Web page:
Mexico and Monsanto: Taking Precaution in the Face of Genetic Contamination

May 29th, 2014

FoodTank
by Timothy A. Wise

Credit: Keith Weller, USDA

To listen to the current debates over the controversial requests by Monsanto and other biotech giants to grow genetically modified (GM) maize in Mexico, you’d think the danger to the country’s rich biodiversity in maize was hypothetical. It is anything but.

Studies have found the presence of transgenes in native maize in nearly half of Mexico’s states. A study of maize diversity within the confines of Mexico’s sprawling capital city revealed transgenic maize in 70 percent of the samples from the area of Xochimilco and 49 percent of those from Tlalpan.

Mexico is the “center of origin” where maize was first domesticated from its wild ancestor, teocinte. The country is arguably the last place you’d want to risk the possibility that its wide array of native seeds might be undermined by what indigenous people have called “genetic pollution” from GM maize.

Last October, a judge issued an injunction putting a halt to all experimental and commercial planting until it can be proven that native maize varieties are not threatened by “gene flow” from GM maize. The precautionary measure comes more than a decade too late.

In 2001, US-based researchers discovered the presence of transgenic traits in native maize varieties in the southern state of Oaxaca. A formal citizen complaint brought an exhaustive study by the environmental commission set up by the North American Free Trade Agreement (NAFTA). The researchers acknowledged that “gene flow” had occurred, warned, as other studies did, of more widespread contamination, and called for precautionary policies, including restrictions on imports from the United States.

The Mexican government buried the study and promptly passed a biosafety law that opened the door to GM maize.

“It is Orwellian that this history is unknown,” said Antonio Serratos, one of the researchers on the NAFTA-commissioned study, as well as the studies on Mexico City native maize. He said he was surprised by two things in Mexico City.

“First, that we found so much diversity. In an area so small, so urban, it was so unlikely,” he said. “The other surprise was finding transgenics.”

“In Mexican fields,” Serratos warned, “transgenic native maize is being created.”

That possibility did not seem to concern representatives of Monsanto Mexico, beyond a passing mention. “We are very sensitive to Mexico being a center of origin, to the cultural significance of maize,” Jaime Mijares Noriega, Monsanto’s Latin America Director for Corporate Affairs, said in the company’s Mexico City office. “But if there is pollen flow to native maize, what happens? There are very few pure landraces in Mexico today. Many have already gotten genes from hybrids, and the native seeds are preserved in gene banks.”

According to Oscar Heredia, the company’s Agronomic Regulatory Affairs officer, the company-funded field trials in northern Mexico showed minimal gene flow from GM maize to non-GM maize in bordering plots, dropping to less than 0.5 percent of plants. I asked if the company’s goal was to achieve zero percent gene flow. He said that would be unrealistic.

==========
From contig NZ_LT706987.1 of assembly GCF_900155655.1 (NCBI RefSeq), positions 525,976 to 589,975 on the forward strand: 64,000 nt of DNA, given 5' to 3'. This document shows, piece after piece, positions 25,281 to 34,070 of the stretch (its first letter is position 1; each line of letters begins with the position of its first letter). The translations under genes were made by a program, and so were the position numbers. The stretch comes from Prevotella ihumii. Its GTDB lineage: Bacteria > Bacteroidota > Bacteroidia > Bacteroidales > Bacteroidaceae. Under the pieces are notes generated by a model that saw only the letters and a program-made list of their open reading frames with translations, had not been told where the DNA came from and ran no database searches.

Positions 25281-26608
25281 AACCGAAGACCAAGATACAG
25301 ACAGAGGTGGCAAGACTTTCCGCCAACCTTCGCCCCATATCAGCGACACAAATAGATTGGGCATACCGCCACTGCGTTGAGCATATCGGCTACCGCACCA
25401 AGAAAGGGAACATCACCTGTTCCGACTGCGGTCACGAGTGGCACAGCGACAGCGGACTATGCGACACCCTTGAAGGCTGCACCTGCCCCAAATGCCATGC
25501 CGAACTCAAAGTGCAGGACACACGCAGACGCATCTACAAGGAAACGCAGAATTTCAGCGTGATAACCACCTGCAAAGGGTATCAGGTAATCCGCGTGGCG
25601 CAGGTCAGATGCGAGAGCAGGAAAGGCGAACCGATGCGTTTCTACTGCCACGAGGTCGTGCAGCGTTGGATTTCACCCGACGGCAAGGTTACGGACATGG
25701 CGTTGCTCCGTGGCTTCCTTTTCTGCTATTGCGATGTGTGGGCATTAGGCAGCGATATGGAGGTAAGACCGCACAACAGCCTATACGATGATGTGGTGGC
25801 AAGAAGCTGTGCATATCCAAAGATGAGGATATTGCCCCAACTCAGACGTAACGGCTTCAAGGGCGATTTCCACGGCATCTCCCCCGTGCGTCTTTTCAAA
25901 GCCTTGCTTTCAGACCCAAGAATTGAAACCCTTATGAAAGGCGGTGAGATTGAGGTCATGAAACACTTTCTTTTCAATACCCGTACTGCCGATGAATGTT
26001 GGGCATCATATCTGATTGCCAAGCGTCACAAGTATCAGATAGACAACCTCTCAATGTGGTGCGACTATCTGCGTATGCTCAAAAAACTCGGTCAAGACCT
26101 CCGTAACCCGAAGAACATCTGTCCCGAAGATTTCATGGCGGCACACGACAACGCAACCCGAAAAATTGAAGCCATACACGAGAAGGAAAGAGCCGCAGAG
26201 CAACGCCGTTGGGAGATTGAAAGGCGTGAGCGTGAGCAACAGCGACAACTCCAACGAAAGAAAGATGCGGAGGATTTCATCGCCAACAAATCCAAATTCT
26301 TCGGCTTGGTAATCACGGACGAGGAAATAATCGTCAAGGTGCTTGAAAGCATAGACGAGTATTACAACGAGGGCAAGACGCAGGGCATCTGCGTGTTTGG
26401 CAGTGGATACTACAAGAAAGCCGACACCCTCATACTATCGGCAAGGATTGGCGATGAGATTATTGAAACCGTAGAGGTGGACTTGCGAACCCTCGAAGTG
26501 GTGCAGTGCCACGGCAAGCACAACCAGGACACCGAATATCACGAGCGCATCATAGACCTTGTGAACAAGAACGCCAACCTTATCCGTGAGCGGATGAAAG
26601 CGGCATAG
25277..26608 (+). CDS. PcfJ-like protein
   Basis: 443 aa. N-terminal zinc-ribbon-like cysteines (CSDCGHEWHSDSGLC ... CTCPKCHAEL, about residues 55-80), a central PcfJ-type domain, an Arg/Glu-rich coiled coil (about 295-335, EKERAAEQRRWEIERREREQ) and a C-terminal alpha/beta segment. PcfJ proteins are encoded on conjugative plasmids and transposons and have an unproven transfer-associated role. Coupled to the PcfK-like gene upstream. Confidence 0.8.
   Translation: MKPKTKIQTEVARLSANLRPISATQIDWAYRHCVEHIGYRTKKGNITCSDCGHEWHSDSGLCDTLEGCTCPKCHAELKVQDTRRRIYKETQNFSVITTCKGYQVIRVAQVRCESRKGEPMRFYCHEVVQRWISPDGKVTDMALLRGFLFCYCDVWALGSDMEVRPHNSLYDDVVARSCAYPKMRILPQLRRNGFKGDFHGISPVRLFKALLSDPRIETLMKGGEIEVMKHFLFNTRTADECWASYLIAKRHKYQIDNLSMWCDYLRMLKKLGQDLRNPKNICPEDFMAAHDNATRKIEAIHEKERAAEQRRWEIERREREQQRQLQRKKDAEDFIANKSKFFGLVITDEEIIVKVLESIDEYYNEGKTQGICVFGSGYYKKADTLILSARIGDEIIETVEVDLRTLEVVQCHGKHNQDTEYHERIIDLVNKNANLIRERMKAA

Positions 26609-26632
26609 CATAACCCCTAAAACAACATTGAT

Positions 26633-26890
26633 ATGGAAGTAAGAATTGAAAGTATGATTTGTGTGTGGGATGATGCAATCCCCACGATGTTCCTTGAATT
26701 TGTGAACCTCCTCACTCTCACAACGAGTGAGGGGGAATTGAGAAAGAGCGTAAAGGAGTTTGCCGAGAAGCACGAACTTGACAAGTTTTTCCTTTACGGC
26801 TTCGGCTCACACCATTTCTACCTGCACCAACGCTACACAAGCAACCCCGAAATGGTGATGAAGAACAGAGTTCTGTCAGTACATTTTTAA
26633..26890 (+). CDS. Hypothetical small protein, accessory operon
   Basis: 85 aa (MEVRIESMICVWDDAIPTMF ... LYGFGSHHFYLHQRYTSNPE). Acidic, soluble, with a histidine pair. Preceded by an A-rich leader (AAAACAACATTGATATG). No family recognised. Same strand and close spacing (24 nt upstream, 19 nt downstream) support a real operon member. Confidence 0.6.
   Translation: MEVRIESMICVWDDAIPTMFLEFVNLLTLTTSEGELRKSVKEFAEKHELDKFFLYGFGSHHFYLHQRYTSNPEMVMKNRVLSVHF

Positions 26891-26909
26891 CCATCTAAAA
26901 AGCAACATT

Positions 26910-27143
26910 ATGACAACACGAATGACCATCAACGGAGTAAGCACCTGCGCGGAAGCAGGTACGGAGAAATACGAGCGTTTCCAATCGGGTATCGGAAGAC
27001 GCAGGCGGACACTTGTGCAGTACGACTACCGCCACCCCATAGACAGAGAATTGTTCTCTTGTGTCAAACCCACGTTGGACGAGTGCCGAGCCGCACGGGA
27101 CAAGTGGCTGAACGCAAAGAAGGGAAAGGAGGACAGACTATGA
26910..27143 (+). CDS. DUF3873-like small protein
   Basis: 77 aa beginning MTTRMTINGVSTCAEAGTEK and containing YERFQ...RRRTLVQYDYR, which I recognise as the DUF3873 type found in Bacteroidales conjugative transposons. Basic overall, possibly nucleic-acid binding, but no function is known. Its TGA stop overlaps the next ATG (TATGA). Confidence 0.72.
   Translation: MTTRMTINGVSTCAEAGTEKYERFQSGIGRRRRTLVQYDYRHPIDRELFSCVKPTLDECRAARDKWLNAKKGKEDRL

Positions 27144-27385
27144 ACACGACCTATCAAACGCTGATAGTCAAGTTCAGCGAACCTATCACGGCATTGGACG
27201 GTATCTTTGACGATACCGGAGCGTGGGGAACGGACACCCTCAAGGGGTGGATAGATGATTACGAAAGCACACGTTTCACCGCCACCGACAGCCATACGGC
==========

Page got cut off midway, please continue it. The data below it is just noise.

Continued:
Indeed it would, which is why people are concerned. Serratos told me that maize pollen has been known to travel more than one kilometer.

He explained the danger:  A hectare will have about 40,000 plants. One-half a percent of that is 200 plants. Each plant has about 400 grains on a few ears of maize, with each grain pollinated separately through the plant’s silk threads. If 200 plants get some level of contamination, that can mean up to 80,000 grains. And, if any of those grains are planted as seed, they will produce pollen, even if they don’t produce usable ears of maize. That pollen travels the winds, further spreading the transgenes.

Serratos pointed out that wind-borne gene flow isn’t even the most pervasive source of contamination. Seeds travel far and wide, in farmers’ pockets. Small-scale farmers are relentless experimenters, trying every seed they get their hands on to see if it produces something useful. That’s how maize has evolved into the wide and useful range of varieties we see today. That is also how imported GM maize traveled to Oaxaca, got planted by an unwitting farmer, and spread transgenes to native plants.

I asked Monsanto officials how they expected to control this more pervasive form of gene flow. “We can’t really ensure how grains are transported and where they end up,” Heredia said.

Serratos stressed that this is precisely why precaution is warranted, why the entire country should be declared a “center of origin” for maize, with no permitted GM cultivation. Well-intentioned farmers could already be storing contaminated native seeds in their own community seed banks.

”If the seeds of maize are sold or exchanged, the contamination will grow exponentially,” he warned. “That is the point of no return.”

Timothy A. Wise is the Policy Research Director at Tufts University’s Global Development and Environment Institute (GDAE). He is currently researching agriculture, climate change and the right to food as part of a project on “A Rights-based Approach to the Global Food Crisis.”

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